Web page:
9. 9. Companies often identify a set of core values, each of which is further articulated and explained through other key words to clarify its meaning. We maintain this clustering of values as units of meaning, grouping all the key words used by the company to describe a single value (i.e. if a company describes the value “Integrity” with other words like “Honesty,” “Ethics,” “Accountability,” etc., we would group all these words). The data was collected between June and October 2011, therefore the dataset reflects the websites’ content of that period (the exact date of access is available). Once the data collection for all S&P 500 companies was completed, we started an aggregation process to identify the main values and classify them into a few categories. To do so, we first identified the most recurring values across all companies. Starting from the top recurring value (Integrity, listed as corporate value by almost 52% of the companies), we checked all the other words that were clustered with it by each company and their frequency across companies. We took the one word that was most commonly associated with the main value (Ethics, associated with Integrity in about 34% of companies) and aggregated the two values together in a single category (unit of meaning). Then we moved on to the second most recurring value (Teamwork) and performed the same analysis to identify the word that was most commonly associated with it (Collaboration) and again associated the two together, creating another category. We followed this process for all top 50 values, progressively aggregating them based on the word association made by companies. As we proceeded down the ranking, some values were most commonly associated with words that we had already encountered higher in the ranking (for example, Accountability is the 6th most recurring value, and its most commonly associated value is Integrity, which we had already linked with Ethics). In these cases we added the new value to the pre-existing aggregation (i.e. the category now includes three values: Integrity, Ethics and Accountability), therefore expanding the set of words identifying a similar concept. This process allowed us to reduce a broad list of values to just a few categories that included multiple words with similar meaning, as revealed by the data. After performing this aggregation strategy for the 50 most recurring values, 9 categories or units of meaning emerged from the data: • Integrity + Ethics + Accountability + Trust + Honesty + Responsibility + Fairness + Do the right thing + Transparency + Ownership • Teamwork + Collaboration/Cooperation 9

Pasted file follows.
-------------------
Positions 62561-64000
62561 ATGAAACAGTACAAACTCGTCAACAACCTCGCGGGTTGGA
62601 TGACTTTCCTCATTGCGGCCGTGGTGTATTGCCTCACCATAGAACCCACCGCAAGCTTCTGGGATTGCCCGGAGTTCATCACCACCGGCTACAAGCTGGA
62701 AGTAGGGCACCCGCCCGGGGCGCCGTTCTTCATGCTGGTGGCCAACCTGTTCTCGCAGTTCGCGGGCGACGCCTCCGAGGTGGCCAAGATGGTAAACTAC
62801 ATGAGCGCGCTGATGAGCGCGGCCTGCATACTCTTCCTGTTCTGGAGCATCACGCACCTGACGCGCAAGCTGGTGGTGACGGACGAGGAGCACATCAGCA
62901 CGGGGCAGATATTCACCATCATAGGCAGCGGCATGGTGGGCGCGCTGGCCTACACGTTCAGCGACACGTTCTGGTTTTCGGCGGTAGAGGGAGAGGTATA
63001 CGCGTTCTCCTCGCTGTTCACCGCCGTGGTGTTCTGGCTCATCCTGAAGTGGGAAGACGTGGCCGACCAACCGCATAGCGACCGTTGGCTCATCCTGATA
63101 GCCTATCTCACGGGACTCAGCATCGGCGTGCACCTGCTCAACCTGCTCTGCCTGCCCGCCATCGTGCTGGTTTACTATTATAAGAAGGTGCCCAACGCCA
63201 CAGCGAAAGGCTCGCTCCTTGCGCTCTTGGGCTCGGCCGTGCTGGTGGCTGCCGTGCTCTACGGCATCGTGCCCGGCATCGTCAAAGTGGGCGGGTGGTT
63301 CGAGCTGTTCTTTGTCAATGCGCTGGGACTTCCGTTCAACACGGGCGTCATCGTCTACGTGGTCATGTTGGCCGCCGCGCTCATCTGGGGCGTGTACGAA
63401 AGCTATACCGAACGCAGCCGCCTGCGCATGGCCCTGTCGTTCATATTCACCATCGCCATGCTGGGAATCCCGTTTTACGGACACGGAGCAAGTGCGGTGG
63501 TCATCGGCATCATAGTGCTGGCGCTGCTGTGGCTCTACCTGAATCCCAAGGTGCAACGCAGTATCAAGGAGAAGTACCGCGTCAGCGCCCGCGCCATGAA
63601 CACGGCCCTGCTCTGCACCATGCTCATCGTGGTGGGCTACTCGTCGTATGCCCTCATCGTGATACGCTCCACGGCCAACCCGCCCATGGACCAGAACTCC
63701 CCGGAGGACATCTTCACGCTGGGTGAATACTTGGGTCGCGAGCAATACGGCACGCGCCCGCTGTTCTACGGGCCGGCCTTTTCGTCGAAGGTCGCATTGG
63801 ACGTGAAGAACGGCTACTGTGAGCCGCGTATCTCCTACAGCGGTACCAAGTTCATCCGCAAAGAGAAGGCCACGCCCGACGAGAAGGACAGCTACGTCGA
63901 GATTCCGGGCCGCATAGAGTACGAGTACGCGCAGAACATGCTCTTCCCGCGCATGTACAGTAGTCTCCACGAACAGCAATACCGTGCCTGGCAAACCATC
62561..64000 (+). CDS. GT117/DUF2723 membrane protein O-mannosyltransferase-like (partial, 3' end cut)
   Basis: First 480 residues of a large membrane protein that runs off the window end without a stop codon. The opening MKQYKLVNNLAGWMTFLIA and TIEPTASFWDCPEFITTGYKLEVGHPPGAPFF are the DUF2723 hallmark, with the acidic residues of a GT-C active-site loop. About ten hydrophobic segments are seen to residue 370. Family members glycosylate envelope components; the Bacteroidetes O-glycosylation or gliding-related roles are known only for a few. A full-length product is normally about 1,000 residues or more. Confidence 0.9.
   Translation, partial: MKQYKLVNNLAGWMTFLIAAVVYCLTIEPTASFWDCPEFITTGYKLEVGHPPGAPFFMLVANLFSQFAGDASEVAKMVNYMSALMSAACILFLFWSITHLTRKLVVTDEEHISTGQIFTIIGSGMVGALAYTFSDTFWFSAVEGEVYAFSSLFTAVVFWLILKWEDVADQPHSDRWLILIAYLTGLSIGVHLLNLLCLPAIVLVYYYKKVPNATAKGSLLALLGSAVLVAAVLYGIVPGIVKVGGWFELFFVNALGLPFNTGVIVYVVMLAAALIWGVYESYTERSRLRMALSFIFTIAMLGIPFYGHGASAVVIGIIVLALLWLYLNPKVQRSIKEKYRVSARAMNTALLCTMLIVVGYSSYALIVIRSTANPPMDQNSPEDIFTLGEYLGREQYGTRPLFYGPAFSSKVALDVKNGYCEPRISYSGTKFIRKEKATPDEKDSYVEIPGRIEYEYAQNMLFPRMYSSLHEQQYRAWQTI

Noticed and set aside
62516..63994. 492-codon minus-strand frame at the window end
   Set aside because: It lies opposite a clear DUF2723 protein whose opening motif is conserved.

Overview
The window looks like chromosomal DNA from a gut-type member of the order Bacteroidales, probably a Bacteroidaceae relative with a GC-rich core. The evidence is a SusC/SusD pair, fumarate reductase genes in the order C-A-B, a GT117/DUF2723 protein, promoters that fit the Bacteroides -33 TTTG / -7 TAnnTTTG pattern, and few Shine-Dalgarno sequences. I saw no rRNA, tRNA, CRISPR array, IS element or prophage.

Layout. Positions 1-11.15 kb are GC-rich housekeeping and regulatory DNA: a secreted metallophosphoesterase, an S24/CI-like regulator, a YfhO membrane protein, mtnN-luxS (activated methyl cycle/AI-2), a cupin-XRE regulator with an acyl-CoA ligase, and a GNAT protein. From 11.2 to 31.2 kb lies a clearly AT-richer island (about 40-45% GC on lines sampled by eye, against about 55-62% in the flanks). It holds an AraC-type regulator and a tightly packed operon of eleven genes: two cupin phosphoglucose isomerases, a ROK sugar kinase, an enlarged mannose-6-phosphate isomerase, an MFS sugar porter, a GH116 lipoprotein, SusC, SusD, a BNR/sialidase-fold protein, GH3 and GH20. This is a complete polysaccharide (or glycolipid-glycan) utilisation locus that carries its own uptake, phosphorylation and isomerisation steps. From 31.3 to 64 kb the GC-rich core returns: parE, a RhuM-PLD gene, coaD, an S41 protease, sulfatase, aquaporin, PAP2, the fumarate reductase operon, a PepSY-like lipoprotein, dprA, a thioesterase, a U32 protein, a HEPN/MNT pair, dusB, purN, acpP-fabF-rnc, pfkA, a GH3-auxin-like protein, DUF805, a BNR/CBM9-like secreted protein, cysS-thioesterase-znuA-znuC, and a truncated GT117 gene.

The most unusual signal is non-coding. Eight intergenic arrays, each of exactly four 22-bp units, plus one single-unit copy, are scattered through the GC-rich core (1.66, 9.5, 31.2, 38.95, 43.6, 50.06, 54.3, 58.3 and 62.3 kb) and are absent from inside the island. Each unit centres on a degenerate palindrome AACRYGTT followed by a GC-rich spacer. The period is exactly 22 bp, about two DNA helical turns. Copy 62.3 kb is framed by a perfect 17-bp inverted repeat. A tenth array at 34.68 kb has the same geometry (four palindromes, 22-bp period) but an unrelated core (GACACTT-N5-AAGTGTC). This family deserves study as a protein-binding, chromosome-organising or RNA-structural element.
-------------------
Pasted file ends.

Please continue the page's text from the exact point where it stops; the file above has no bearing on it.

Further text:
10. 10. • Innovation + Creativity + Excellence + Improvement + Passion + Pride + Leadership + Growth + Performance + Efficiency + Results • Respect + Diversity + Inclusion + Development + Talent + Employees + Dignity + Empowerment • Quality + Customer + Meet needs + Commitment + Make a difference + Dedication + Value + Exceed expectations • Safety + Health + Work/Life balance + Flexibility • Community + Environment + Caring + Citizenship • Communication + Openness • Hard work + Reward + Fun + Energy Finally, we created dummy variables for each of these 9 categories. Companies were assigned dummy = 1 in a category if they listed any of the values part of that aggregation on their website. While the list does not cover the totality of values listed by all the companies, it provides a good representation of the main categories of values encountered in the data. In fact, among the companies which listed corporate values on their website (some had no values listed), all except one had at least one value falling into one of our categories, and most of them had 5 or more dummies. Figure 1 reports the distribution of the number of values so defined reported by each company. 2.2 What is advertised? On average, firms in the S&P 500 sample advertise 4 out of the 9 values in our list (see Table 2). The modal firm advertises 5, but there is considerable dispersion (standard deviation of 2.5). Some firms (15% of the sample) do not advertise any value (Figure 1) and of the 7 firms that choose to advertise just one value, 4 choose to stress “innovation”. Innovation is also the most advertised value in the whole sample—appearing in 80% of the S&P 500 firms, this is followed by integrity and respect (70%). Interestingly, quality is stressed by 60% of the S&P 500 firms while half of them cite teamwork as a value. Few firms (12 in total) advertise all the values, and almost all 89 modal firms advertise innovation and 88% also advertise integrity. 2.3 Do advertised values matter? 10